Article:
Whiteriver Polychrome

Whiteriver Polychrome is a type of Roosevelt Red Ware with a distribution reaching as far west as Bloody Basin, east to Safford, and from Chevelon Ruin on the north to Reeve Ruin on the south.  This type is most abundant in the northeastern portion of its geographical range.

Archaeological Culture: Salado

Date Range: A.D. 1360-1450.

Construction: By coiling.

Firing: In an oxidizing atmosphere.

Core Color: Brick-red, tan, gray to black.

Temper: Moderately abundant fine water-worn sand.

Surface Finish: Slipped and polished.

Surface Color: Exterior is red where not painted (black over white); interior is red.

Forms: Incurved and hemispherical bowls only.


  • Paint: Black over white and/or red.
  • Pigments: Black: carbon, red: hematite, white: kaolin.
  • Design: Exterior: decoration like Gila or Tonto Polychrome jars; interior slipped red and unpainted.

Comparisons: Whiteriver Polychrome is distinguished from Gila and Tonto polychromes by the lack of painted interior designs and by vessel form.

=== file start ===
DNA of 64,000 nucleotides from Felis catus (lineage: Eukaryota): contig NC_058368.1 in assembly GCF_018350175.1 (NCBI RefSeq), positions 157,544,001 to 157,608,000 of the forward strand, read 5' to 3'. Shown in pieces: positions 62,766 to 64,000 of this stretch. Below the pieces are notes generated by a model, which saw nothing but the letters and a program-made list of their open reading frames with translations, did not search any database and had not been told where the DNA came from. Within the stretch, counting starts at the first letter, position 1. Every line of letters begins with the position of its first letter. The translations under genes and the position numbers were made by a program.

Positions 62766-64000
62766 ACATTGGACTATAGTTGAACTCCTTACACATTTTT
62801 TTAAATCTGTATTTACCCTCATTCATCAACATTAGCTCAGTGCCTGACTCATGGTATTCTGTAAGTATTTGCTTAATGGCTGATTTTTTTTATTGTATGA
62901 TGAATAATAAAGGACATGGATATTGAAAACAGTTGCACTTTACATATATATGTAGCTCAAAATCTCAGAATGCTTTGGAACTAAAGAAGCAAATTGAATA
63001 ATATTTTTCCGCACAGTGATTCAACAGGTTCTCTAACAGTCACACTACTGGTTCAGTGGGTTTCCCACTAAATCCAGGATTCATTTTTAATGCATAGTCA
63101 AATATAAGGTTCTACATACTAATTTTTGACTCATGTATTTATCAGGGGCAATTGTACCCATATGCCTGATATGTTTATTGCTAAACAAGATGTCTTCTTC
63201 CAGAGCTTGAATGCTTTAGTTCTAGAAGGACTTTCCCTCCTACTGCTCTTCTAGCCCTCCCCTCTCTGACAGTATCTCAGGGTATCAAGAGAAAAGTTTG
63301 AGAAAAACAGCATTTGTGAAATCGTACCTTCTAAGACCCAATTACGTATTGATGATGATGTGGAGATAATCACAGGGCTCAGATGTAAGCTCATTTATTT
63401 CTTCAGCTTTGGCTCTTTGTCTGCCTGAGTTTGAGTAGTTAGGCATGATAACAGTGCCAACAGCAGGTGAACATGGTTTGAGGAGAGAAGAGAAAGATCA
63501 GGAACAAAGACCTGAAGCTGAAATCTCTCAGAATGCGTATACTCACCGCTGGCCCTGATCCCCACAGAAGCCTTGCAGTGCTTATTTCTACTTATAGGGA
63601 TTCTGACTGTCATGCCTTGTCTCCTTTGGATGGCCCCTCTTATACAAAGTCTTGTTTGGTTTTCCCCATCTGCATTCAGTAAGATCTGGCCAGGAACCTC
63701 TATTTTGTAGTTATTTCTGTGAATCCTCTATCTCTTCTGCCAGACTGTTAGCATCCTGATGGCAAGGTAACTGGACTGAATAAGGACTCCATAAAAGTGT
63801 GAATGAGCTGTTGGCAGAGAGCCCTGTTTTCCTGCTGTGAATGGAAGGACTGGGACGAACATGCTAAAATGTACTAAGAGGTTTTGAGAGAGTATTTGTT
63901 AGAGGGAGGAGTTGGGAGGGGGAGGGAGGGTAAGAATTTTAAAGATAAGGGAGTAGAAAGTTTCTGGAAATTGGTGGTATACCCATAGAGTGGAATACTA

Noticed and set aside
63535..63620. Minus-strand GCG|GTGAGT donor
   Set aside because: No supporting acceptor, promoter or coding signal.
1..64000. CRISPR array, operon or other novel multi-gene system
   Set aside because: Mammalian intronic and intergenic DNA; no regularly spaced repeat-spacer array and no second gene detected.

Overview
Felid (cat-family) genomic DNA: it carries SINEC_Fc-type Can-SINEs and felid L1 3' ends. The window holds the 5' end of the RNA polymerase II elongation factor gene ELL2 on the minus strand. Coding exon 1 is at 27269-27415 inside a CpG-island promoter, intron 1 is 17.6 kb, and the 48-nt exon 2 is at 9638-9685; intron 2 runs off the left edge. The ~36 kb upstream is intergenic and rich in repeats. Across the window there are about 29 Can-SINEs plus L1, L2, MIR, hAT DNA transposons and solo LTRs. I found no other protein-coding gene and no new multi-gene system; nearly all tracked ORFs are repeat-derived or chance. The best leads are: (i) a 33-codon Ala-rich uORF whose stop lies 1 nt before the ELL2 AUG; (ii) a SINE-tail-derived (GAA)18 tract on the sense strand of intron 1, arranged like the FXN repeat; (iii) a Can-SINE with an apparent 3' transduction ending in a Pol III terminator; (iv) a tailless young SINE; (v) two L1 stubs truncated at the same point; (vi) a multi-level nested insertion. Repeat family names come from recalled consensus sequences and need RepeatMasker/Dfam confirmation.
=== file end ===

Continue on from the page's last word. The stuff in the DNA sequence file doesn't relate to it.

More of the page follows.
Compiled from the following sources:
Lyons, Patrick D. (2013) Placing the Tonto Cliff Dwellings in the Larger Context of the Tonto Basin and the Southern US Southwest. Final Report of WNPA Research Project 06-09: Investigating Ancient Dynamics by Studying Salado Ceramics and Obsidian. On file at Tonto National Monument.

Lyons, Patrick D., and Jeffery J. Clark. (2012) A Community of Practice in Diaspora: The Rise and Demise of Roosevelt Red Ware. In Potters and Communities of Practice: Glaze Paint and Polychrome Pottery in the American Southwest, A.D. 1250-1700, edited by L.S. Cordell and J.A. Habitcht-Mauche, pp. 19-33. Anthropological Papers No 75. University of Arizona, Tucson.

Compiled by:
Meghann M. Vance, Northern Arizona University Anthropology Laboratories.